The proportion of people who test positive among the subpopulation who are positive
False negative proportion
The proportion of people who test negative among the subpopulation who are positive.
Note: Since sensitivity and the false negative proportion are proportions of the same population and since individuals either test positive or test negative, sensitivity + false negative proportion = 100%
The proportion of people who test negative among the subpopulation who are negative
False positive proportion
The proportion of people who test positive among the subpopulation who are negative.
Note: Since specificity and the false positive proportion are proportions of the same population and since individuals either test positive or test negative, specificity + false positive proportion = 100%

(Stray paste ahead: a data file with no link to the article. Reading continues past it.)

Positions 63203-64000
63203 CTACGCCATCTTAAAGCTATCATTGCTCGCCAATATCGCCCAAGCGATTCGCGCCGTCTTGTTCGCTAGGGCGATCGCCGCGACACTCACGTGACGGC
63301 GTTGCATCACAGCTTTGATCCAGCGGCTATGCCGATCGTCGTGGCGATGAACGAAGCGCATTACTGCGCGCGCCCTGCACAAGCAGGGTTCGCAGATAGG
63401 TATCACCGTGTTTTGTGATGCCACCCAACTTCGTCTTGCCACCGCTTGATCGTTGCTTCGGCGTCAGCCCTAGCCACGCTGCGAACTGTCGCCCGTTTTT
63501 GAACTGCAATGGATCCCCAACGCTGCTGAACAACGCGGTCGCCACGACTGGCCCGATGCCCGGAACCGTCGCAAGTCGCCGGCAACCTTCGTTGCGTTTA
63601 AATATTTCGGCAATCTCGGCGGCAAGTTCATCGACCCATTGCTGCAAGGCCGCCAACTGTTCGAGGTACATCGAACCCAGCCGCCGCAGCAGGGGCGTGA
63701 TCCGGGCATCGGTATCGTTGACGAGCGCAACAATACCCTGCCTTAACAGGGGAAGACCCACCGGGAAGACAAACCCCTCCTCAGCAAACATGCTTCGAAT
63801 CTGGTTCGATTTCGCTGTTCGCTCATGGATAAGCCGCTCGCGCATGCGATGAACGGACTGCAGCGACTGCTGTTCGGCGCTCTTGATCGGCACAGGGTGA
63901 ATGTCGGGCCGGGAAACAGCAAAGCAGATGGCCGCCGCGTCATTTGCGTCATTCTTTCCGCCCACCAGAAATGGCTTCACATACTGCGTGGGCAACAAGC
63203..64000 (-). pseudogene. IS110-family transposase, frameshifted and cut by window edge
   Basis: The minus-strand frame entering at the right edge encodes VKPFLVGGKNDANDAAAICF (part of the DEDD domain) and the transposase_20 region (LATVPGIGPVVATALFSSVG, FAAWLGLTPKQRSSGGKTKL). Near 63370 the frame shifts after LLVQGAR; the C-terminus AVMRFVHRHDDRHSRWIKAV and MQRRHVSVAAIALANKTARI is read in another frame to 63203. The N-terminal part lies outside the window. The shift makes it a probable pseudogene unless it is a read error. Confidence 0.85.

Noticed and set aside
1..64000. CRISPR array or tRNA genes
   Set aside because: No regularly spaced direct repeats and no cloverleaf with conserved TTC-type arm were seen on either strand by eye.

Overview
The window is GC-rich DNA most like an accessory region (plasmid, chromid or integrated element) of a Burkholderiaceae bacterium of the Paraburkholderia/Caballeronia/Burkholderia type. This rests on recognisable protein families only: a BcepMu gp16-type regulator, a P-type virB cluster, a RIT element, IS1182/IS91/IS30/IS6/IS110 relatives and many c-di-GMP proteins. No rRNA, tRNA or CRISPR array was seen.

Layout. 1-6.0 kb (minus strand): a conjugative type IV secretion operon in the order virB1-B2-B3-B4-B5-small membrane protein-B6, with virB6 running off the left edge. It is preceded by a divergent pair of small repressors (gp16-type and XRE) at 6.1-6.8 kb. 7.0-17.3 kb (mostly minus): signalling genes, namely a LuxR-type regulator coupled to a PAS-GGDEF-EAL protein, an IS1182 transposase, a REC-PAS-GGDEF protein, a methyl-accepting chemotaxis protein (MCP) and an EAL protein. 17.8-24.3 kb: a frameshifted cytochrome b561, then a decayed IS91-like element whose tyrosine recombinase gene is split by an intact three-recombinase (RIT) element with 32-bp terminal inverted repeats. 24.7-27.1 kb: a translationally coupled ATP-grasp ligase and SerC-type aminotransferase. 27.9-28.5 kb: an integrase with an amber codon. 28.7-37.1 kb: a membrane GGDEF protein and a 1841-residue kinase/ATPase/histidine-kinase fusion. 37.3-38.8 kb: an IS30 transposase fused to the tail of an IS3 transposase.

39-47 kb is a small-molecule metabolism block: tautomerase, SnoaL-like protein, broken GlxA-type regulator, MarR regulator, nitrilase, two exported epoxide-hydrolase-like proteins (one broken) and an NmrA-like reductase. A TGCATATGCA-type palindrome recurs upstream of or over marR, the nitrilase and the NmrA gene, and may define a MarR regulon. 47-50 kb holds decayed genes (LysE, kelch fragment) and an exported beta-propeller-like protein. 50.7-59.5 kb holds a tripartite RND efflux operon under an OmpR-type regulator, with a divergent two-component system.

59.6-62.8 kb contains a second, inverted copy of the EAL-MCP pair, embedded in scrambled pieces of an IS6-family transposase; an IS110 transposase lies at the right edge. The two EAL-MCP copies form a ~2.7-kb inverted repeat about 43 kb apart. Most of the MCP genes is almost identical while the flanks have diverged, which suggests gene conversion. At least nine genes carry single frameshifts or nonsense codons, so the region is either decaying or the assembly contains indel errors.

Positive Predictive Value
The proportion of people who are positive among the subpopulation who test positive.
False discovery rate
The proportion of people who are negative among the subpopulation who test positive.
Note: Since positive predictive value and the false discovery rate are proportions of the same population and since individuals either are positive or are negative, positive predictive value + false discovery rate = 100%
Negative Predictive Value
The proportion of people who are negative among the subpopulation who test negative.
The proportion who are positive across the entire population tested.